Day By Day: The news is not all bad!It’s no news that the news has been mostly bad of late. But I can’t remember a time when so much of it impacted me and mine so directly.
By: Meg Heaton, Hudson Star-Observer
It’s no news that the news has been mostly bad of late. But I can’t remember a time when so much of it impacted me and mine so directly.
The unemployment figures released last Friday had me running home at lunch to take all the sharp objects out of the kitchen before Kevin got home. Things seem secure around the Star-Observer but maybe that’s what they thought at the Chicago Tribune before things got ugly there.
I don’t even want to think what the summer job situation will be like when the kids go looking, let alone what things will be like when they finish college in a few years. The empty nest could get crowded again.
I can’t quite get used to the idea that tax dollars from my modest income will be used to bail out the likes of AIG and other financial fatcats. It’s something I don’t like to think about, kind of like what I weigh and what to send my mother-in-law for Christmas.
It’s times like this that I’m not the type to fire up easily. I leave that to Kevin who, no doubt, has cut down our heating costs with all the steam he blows off every night as Katie Couric lays out the day’s dismal reports.
Gas prices, of course, are the bright spot — the bright spot that is despite the fact that we’re still paying more than a $1.50 a gallon. I’m just paranoid enough to believe that the decrease is part of a vast conspiracy to get me into Target or some such place to holiday shop with all the money I’m “saving” at the gas pump.
And yesterday I heard that OPEC is likely to cut supplies to get those prices up there where they belong. I picture those oil guys sitting around their well-appointed palaces in the desert speculating just what 20 degrees feels like.
And there was some discouraging health news this week. Apparently there’s a certain bad heart attack that kills women more than men. It seems the symptoms women experience aren’t the same as for men — that chest and arm pain, etc. No, for women, it’s more about indigestion and fatigue and it seems rather than heading into the emergency room, we hit the Maalox and brew a stronger pot of coffee.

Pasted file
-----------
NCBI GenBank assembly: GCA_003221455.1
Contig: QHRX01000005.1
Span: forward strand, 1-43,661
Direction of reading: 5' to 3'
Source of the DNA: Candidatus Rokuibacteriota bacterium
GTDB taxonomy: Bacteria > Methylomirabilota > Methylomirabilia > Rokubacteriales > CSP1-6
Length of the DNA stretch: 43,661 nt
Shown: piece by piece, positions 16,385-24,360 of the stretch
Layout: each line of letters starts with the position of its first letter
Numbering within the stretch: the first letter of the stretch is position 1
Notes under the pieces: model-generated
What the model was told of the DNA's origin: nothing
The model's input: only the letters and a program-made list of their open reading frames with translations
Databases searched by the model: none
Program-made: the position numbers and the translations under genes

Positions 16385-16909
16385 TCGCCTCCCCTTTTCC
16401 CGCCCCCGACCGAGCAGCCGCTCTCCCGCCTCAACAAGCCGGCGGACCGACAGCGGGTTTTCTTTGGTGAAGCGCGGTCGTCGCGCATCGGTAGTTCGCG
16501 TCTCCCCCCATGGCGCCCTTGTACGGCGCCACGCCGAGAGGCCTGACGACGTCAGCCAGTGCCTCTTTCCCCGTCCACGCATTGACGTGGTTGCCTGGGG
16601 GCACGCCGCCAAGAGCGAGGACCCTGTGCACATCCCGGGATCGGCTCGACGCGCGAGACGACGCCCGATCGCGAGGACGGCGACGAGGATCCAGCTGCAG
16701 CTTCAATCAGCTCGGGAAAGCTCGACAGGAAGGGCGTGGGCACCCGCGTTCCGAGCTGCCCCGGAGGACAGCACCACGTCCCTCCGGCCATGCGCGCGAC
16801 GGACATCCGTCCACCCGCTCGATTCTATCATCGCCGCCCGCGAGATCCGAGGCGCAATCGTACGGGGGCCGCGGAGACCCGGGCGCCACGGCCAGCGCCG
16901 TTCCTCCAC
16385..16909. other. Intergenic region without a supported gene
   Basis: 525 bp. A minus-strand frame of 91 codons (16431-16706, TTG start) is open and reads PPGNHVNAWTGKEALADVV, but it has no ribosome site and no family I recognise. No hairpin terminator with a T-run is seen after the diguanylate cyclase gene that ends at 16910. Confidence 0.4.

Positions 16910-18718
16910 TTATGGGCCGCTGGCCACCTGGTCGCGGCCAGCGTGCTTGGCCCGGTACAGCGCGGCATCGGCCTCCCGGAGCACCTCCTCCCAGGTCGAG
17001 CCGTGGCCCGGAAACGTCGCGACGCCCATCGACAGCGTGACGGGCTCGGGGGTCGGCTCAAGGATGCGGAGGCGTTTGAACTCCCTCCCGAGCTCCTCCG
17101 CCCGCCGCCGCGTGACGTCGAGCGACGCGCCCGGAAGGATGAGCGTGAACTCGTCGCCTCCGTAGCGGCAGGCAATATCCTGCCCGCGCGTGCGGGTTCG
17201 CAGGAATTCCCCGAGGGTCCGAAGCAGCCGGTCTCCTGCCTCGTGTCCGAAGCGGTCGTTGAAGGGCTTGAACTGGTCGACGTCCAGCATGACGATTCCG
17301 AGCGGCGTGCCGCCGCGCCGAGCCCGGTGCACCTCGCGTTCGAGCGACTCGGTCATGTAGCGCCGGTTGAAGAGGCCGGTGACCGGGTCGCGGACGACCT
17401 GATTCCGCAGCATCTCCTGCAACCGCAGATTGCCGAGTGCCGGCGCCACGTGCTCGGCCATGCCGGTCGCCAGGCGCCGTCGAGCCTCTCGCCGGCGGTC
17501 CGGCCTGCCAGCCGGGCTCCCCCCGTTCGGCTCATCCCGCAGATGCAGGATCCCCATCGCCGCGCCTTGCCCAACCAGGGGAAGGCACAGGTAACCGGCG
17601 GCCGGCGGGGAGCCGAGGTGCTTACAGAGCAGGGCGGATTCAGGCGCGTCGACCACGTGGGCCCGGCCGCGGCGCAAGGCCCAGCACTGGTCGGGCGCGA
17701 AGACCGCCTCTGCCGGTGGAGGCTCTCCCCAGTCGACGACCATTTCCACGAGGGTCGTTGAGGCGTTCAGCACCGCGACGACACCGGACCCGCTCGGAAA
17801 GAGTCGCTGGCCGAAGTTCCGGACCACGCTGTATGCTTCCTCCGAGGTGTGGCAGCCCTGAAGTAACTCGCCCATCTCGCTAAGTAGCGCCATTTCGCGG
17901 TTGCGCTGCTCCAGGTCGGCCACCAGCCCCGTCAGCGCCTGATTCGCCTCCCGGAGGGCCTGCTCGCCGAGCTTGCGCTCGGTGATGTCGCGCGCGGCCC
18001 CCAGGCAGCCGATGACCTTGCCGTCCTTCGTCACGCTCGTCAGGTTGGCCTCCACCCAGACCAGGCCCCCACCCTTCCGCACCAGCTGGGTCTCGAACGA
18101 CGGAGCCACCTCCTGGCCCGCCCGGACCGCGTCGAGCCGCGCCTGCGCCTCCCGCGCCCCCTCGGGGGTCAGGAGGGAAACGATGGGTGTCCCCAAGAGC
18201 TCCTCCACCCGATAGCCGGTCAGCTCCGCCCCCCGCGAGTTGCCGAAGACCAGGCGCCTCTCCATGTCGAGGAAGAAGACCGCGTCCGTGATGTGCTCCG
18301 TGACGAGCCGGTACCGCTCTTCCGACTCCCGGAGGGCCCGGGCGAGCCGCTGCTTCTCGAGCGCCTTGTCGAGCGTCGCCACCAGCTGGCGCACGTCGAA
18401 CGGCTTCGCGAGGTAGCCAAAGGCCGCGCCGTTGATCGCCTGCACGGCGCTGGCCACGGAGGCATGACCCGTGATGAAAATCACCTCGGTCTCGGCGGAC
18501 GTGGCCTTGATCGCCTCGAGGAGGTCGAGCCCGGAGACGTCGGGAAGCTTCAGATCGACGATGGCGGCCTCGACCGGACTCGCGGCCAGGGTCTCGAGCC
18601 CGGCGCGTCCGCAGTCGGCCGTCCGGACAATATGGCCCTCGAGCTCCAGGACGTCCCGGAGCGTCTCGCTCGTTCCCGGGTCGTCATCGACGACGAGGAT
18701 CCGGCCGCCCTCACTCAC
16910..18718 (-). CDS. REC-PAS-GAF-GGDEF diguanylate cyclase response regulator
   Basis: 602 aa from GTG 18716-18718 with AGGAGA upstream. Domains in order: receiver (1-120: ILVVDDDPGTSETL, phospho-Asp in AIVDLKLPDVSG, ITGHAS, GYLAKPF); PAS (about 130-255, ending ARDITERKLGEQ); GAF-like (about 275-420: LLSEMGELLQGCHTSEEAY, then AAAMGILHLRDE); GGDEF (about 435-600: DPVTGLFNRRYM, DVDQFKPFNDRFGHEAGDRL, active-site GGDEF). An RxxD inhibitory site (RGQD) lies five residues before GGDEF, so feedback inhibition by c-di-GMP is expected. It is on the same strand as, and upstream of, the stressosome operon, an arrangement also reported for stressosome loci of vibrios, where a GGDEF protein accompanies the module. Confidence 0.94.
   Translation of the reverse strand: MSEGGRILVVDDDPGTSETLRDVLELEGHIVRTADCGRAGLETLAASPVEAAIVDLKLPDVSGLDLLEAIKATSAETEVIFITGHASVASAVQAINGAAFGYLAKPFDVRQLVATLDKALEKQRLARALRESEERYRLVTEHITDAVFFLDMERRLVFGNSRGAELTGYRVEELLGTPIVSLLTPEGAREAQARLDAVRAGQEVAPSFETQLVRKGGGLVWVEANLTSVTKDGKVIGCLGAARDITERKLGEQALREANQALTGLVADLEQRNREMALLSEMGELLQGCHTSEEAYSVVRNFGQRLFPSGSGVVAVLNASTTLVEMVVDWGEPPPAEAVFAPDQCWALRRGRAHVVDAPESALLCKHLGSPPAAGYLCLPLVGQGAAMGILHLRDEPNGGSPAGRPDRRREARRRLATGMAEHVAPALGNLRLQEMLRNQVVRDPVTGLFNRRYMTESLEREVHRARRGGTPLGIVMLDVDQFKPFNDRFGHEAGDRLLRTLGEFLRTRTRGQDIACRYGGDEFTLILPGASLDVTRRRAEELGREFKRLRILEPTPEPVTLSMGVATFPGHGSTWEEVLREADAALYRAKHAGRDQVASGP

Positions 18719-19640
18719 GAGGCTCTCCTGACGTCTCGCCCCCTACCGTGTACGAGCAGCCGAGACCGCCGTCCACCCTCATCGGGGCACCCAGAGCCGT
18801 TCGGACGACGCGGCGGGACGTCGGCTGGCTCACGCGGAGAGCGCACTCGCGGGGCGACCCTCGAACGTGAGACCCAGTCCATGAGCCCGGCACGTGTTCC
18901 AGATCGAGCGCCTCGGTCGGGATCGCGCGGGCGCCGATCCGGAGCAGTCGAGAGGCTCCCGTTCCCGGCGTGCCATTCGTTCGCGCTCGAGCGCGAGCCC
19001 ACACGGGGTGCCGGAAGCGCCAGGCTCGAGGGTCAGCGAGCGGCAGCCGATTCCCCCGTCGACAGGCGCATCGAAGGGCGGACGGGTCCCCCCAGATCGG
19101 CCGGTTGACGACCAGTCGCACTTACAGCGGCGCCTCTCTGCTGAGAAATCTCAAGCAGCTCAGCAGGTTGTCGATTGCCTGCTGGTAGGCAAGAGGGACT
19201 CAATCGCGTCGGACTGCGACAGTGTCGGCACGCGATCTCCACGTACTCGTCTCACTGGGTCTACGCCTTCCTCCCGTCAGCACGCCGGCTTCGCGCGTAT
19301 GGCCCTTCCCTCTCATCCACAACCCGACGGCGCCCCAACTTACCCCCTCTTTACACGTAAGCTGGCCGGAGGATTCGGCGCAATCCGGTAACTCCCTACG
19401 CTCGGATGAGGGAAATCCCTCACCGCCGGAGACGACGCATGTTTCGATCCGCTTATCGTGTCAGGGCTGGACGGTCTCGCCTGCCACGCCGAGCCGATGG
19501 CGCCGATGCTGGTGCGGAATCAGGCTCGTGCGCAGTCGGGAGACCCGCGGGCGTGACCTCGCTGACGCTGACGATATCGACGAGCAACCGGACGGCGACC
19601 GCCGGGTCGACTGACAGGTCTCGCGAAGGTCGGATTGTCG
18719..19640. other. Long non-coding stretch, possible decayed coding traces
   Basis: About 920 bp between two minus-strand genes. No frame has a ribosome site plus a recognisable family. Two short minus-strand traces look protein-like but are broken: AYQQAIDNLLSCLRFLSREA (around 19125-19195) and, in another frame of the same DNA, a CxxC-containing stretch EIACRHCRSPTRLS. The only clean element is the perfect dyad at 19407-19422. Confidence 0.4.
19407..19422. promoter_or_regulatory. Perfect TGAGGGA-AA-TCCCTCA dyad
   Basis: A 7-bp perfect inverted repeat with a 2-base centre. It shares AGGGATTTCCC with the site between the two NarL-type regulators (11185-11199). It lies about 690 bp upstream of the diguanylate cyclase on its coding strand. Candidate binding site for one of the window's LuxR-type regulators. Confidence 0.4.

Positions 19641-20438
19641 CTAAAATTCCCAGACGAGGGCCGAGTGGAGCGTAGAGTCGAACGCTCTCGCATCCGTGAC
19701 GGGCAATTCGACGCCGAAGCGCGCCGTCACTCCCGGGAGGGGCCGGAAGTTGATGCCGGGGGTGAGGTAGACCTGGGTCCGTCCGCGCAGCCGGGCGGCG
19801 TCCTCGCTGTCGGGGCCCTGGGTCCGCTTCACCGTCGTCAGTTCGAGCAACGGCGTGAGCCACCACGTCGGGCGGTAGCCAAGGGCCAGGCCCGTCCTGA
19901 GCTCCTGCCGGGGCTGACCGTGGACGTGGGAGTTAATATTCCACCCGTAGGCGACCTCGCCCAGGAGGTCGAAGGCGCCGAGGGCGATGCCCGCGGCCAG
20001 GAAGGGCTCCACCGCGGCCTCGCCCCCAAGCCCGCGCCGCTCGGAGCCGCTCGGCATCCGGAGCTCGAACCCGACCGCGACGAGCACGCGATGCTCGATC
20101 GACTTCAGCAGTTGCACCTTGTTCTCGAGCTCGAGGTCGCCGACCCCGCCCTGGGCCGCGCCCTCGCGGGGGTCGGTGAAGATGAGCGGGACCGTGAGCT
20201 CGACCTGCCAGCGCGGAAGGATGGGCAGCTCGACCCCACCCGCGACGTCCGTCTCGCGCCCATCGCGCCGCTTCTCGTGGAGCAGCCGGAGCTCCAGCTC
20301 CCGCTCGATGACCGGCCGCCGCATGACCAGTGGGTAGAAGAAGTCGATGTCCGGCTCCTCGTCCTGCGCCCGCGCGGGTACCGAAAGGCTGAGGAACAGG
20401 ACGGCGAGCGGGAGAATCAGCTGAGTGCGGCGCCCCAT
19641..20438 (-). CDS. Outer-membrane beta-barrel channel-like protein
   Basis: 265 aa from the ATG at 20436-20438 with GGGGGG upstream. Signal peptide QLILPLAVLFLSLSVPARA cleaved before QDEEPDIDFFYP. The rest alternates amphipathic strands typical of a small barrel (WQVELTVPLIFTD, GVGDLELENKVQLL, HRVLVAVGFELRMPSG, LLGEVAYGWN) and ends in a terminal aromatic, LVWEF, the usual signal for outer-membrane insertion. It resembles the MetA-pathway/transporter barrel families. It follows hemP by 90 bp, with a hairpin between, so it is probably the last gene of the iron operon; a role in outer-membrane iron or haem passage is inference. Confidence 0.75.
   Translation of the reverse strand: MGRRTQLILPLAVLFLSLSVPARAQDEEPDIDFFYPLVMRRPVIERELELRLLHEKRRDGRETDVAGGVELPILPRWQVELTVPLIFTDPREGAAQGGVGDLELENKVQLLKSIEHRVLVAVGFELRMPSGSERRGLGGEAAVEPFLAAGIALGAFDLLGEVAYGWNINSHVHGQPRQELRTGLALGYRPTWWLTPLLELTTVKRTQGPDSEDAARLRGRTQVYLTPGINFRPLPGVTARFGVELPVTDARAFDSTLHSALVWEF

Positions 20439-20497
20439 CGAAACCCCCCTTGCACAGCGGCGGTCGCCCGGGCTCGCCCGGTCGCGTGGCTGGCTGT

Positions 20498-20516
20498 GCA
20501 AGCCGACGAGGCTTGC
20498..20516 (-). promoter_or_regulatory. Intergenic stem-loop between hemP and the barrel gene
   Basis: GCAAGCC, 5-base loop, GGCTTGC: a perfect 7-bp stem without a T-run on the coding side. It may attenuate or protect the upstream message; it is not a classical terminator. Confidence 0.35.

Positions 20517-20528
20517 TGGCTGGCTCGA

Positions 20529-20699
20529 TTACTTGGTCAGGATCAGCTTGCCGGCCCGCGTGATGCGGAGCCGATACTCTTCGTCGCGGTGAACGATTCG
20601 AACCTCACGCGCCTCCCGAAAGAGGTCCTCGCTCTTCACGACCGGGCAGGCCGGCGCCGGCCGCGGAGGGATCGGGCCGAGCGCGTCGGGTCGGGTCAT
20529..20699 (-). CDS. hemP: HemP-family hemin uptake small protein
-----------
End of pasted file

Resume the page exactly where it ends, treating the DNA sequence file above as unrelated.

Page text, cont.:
I mean, it’s not like indigestion and fatigue aren’t a regular part of the day for almost every woman I know. If I’m not feeling sick about those French fries at lunch, I’m exhausted because of the lack of sleep I got trying to get the tree decorated and the boxes put away before the dinner party I scheduled back when it seemed like a fun idea. Heart attack? Who knew?
And then there is the news that Oprah has gotten fat again. Another big news flash. Here I thought it was just that her staff was buying her clothes too small. I never bought that she was a size 8. She’s dedicating a whole show to coming to terms with her lifelong battle. Hasn’t she already covered that issue and haven’t several other people gotten very rich talking about it like her personal chef, personal trainer, personal Dr. Oz? I even thing Suzie Orman got in on the deal.
I admire Oprah’s openness but here’s how I live with my body image. I avoid mirrors and plate glass windows and don’t look at any pictures of myself. The picture with this column was taken in 1990 and it will NEVER change. I think it is as good as it is ever going to get.
But there appears to be a silver lining in all this bad news. I think all this negative energy seems to be making everyone a little more aware of what they do and don’t have. At a fundraiser last week for Youth Action Hudson, formerly Community Action, I saw people from all segments of our community all happily talking with one another and, most importantly for Youth Action Hudson, supporting the group’s mission. They gave generously.
I’m hearing the same thing from the Salvation Army bell ringers. People are giving, and not just coins, but fives and tens. And look for the story in this week’s paper about the 15-year-old who spearheaded the effort to get more than 300 hand-knitted hats, mittens and scarves to kids who need them. And once again people are stepping up to sponsor families in need through Operation HELP.
Hudson has always been a generous community, and this year will likely be the same if not better. And maybe it is because of all the bad news that we’re willing to dig a little deeper.
So there’s some good news with the bad, and I can live with that.